Facility: Some facilities pay higher than others, for sheer purposes of attracting talent or because the nurses that work there are represented by unions. So be careful of making blanket assumptions that nurses working in a certain city or zip code are compensated the same!
BREAKING IT DOWN
Most clinical nurses are hourly employees. Unless you’re in a management, education, or an advanced practice position, you’ll likely be paid by the hour. So the amount of money you make is directly tied to how much time you put in (which is a good or bad thing depending on how you view it).
In California, it is mandatory that employers that haven’t established an alternative work week compensate employees at 1.5x standard rate of pay for any hours over 8 worked in a day. For any time worked beyond 12 hours in a day, it is 2x standard rate of pay, or double-time. This can mean that picking up an extra shift or staying a few hours beyond your shift can be extremely lucrative.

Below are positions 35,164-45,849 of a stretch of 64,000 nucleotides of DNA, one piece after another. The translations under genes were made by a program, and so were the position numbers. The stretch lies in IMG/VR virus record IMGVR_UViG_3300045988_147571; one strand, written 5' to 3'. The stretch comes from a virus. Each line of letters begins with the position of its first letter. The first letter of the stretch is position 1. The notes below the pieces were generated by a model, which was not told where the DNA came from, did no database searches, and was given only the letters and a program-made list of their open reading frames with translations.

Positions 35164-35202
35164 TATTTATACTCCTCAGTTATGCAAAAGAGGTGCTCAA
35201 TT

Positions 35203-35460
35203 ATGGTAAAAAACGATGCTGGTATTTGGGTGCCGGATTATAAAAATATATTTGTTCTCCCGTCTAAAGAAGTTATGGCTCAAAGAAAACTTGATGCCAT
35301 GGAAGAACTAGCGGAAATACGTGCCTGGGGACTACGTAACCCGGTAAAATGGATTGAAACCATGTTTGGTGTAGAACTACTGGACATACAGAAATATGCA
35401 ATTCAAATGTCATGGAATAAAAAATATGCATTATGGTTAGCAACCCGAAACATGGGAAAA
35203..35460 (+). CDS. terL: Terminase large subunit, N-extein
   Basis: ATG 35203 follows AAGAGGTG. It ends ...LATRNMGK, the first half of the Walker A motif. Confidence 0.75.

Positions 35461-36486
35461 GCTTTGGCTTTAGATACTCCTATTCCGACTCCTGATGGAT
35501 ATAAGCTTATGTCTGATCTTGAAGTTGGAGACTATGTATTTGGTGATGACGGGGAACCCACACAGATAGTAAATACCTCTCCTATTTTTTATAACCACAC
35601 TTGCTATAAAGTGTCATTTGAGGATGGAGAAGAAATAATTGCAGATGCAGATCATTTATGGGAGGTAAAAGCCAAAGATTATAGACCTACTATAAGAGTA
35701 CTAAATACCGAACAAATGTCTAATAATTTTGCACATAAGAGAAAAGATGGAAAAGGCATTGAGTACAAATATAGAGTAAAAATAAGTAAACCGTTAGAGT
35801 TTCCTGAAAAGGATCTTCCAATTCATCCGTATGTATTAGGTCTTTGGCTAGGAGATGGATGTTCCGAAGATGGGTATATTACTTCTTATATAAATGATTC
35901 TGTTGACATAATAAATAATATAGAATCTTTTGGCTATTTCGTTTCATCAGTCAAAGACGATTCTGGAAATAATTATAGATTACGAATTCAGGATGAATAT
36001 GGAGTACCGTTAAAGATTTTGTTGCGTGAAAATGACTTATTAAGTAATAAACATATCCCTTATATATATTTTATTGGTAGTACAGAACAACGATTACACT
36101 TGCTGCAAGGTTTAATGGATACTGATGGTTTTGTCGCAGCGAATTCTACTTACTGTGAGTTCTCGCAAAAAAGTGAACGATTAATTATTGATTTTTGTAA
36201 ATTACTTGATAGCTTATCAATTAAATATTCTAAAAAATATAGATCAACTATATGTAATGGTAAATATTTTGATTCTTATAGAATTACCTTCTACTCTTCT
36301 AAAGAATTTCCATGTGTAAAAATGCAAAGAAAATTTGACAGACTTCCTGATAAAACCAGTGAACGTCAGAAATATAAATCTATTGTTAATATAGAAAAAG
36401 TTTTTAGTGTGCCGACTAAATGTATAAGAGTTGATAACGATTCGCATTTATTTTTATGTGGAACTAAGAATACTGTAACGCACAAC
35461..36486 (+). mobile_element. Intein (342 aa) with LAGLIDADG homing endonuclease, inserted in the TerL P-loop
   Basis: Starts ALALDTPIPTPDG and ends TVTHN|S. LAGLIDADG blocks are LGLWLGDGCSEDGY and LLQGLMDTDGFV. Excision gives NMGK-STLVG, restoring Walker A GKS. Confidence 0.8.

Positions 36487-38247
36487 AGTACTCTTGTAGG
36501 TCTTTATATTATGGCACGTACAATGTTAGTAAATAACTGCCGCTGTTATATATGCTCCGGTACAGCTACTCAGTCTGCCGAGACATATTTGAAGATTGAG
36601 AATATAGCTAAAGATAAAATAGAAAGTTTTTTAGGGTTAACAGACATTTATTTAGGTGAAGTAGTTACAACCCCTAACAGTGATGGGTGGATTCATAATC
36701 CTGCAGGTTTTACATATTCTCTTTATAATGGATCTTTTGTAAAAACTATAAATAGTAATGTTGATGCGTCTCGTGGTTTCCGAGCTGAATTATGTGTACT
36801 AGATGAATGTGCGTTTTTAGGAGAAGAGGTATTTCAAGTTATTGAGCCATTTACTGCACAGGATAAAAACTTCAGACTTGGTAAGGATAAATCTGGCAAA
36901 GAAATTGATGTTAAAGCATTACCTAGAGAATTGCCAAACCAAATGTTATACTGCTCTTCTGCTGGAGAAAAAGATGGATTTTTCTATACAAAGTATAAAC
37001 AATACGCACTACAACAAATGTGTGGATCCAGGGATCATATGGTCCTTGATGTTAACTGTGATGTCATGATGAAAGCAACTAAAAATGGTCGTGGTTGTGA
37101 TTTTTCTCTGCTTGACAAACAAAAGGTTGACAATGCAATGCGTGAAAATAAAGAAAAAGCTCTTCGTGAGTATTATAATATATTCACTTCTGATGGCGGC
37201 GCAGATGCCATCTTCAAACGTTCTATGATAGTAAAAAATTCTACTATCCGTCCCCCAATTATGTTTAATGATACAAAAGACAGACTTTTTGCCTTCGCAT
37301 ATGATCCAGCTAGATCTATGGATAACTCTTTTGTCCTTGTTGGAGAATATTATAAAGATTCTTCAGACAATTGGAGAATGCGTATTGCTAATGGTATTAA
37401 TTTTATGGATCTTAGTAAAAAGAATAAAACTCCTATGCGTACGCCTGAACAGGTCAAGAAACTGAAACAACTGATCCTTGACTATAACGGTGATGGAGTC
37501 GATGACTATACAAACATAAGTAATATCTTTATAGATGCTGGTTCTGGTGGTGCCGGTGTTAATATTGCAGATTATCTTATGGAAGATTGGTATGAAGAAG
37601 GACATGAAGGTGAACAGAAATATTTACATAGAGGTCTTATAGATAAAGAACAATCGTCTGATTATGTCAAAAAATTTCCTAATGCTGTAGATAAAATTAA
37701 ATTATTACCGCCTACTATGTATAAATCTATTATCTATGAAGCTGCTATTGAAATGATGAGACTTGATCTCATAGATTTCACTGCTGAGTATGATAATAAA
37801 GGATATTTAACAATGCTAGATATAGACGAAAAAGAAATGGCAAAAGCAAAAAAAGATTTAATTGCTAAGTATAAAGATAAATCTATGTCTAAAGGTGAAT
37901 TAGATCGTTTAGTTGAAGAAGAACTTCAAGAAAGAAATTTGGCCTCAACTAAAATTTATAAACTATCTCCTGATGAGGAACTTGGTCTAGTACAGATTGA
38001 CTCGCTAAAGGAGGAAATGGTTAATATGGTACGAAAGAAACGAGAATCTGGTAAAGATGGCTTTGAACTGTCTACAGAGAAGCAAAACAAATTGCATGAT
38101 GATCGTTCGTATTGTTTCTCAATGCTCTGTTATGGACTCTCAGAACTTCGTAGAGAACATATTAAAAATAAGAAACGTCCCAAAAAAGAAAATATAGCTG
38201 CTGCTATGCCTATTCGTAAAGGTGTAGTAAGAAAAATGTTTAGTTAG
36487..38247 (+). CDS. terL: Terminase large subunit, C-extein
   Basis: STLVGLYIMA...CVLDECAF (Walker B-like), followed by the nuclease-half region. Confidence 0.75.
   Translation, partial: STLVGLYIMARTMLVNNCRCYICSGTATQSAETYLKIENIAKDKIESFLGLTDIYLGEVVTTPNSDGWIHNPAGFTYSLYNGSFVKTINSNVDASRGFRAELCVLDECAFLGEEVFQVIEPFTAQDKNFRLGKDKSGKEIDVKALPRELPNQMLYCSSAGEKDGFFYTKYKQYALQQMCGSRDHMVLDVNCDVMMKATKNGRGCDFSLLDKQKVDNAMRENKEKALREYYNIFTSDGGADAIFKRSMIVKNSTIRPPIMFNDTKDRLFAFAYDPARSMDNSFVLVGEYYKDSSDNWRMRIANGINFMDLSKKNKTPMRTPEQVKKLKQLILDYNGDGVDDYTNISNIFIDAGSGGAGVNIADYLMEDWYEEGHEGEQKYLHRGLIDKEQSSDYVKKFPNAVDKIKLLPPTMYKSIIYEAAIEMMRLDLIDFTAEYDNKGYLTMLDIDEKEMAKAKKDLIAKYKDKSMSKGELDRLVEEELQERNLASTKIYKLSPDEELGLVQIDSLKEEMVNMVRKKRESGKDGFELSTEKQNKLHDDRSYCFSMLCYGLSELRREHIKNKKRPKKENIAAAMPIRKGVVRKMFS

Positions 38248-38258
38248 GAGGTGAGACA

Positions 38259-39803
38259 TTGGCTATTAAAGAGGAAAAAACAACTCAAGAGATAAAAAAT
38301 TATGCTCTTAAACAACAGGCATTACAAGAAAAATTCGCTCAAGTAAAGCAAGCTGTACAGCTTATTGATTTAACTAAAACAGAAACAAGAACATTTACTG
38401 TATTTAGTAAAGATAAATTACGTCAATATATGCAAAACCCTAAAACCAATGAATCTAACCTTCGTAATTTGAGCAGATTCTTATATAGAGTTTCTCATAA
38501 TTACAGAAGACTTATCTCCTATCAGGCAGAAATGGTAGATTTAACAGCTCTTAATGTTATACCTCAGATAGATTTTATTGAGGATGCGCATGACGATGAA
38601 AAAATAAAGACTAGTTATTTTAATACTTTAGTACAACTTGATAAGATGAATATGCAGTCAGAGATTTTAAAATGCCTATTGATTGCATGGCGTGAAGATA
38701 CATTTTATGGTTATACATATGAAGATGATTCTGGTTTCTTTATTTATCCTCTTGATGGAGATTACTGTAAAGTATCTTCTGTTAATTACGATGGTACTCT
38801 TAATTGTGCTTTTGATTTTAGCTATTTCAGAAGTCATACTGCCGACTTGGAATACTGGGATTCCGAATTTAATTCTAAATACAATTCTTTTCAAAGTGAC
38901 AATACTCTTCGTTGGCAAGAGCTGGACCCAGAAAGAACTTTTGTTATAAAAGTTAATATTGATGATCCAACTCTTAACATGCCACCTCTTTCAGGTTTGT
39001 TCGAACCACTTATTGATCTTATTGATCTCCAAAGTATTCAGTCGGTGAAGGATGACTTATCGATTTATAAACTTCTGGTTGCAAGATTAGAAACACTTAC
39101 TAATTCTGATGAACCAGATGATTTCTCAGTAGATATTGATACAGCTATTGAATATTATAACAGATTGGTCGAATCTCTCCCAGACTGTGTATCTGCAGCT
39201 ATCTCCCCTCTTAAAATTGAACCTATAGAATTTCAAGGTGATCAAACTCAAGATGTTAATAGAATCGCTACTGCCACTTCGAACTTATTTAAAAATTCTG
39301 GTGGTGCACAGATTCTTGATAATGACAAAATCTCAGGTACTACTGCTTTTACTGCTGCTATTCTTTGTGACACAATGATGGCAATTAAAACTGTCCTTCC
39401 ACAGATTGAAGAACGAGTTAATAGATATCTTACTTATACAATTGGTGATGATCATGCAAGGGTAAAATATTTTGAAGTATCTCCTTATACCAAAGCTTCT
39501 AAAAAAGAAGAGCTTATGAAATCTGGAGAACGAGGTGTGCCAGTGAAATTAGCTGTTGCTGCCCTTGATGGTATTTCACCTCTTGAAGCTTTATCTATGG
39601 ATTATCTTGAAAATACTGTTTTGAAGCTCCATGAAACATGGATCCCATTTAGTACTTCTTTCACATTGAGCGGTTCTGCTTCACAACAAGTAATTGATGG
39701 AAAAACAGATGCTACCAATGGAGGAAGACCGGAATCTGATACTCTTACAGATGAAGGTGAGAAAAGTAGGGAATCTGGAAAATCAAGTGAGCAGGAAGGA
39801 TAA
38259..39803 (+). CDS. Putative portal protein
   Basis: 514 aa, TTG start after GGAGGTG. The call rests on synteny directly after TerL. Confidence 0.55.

For travel nurses, whose taxable rates, or standard rates of pay, tend to be lower, the overtime or double time multiplier is applied to a much lower number. This can translate to travelers being less incentivized to work overtime, as it’s not nearly as advantageous.
Some employment classifications, such as travel contract opportunities, may enable nurses to qualify for tax-free stipends. This qualification is discussed further in the Trusted Guide to Travel Nurse Taxes. Stipends for nurses typically come in three forms: lodging, meals and incidents, and relocation.
The amount of stipends paid for lodging and meals and incidentals are also called per diems and are determined by the government based on zip code. These amounts can be found at GSA.gov and indicate the daily maximum allowance for each category and reflect the cost of living in that particular area.